You should prepare to stay overnight in Khe Sanh, since it’s not worth the 12 hours cycling back and forth to Hue in one day. There are not many hostel options, however, you can opt for Green Hotel, a center-located hotel with a swimming pool, children’s house, clean rooms, and beautiful views. And guess what, the price is only 250,000 VND per night!
Hue is attractive, yet discreet. It is growing, yet quiet. Hue is not as dynamic as Saigon, not as sparkling as Hanoi, but it has its own rustic charm. The old capitol remains and with it, an authentic atmosphere – the charisma that you will feel when your feet touch the ground of Hue, when you reach to the people and listen to their stories. We are looking forward to hearing more off-the-beaten-track stories about Hue from you – the capitol’s beloved guests!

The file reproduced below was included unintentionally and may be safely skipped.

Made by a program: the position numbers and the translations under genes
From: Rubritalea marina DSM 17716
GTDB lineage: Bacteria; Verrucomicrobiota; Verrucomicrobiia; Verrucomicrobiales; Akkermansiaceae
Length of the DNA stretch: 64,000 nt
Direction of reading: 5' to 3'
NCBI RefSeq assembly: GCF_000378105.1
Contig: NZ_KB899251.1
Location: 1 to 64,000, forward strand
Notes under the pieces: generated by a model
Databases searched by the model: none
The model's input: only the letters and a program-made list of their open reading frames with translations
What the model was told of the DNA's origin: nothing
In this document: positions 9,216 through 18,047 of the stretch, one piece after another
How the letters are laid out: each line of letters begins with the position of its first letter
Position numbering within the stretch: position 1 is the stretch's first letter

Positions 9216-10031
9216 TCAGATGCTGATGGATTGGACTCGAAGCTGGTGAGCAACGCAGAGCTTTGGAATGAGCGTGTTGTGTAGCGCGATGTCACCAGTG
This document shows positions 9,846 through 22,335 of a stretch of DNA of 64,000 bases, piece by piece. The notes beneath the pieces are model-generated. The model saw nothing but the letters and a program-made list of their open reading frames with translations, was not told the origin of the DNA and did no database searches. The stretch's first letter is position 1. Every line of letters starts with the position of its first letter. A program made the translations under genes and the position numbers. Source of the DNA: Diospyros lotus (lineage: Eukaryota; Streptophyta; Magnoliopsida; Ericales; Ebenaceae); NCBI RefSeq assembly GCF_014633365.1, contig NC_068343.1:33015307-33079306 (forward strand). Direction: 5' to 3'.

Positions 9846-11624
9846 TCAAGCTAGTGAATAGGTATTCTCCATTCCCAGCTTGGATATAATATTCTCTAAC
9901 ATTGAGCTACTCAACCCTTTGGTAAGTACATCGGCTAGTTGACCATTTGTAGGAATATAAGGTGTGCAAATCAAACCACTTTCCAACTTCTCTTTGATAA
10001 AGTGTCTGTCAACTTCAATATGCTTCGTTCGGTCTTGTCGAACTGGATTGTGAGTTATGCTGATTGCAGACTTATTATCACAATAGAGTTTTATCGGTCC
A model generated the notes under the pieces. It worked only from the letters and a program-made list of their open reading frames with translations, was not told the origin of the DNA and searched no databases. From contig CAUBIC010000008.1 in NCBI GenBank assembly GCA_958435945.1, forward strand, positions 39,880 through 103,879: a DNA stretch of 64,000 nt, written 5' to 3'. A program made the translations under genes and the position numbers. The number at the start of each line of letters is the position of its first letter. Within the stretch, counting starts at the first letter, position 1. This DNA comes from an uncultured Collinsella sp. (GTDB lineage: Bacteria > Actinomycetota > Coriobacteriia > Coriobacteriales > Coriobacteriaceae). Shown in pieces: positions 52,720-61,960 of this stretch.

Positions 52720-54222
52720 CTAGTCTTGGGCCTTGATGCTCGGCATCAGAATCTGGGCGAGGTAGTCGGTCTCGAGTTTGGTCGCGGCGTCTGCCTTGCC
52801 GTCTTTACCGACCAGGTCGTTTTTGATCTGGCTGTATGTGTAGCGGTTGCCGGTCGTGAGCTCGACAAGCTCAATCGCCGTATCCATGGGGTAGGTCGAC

If you are still unsure of “how to do as the locals do”, and want a good companion to guide you to hidden gems, team Onetrip will make your experience painless and exciting!
If you enjoyed reading this article and would like some more fun info about what to see, do, and eat (and a bunch of interesting cafes!) in Vietnam, follow us at The Christina’s Blog!
The post Get Off the Beaten Track in Hue, Vietnam appeared first on The Christina's Blog.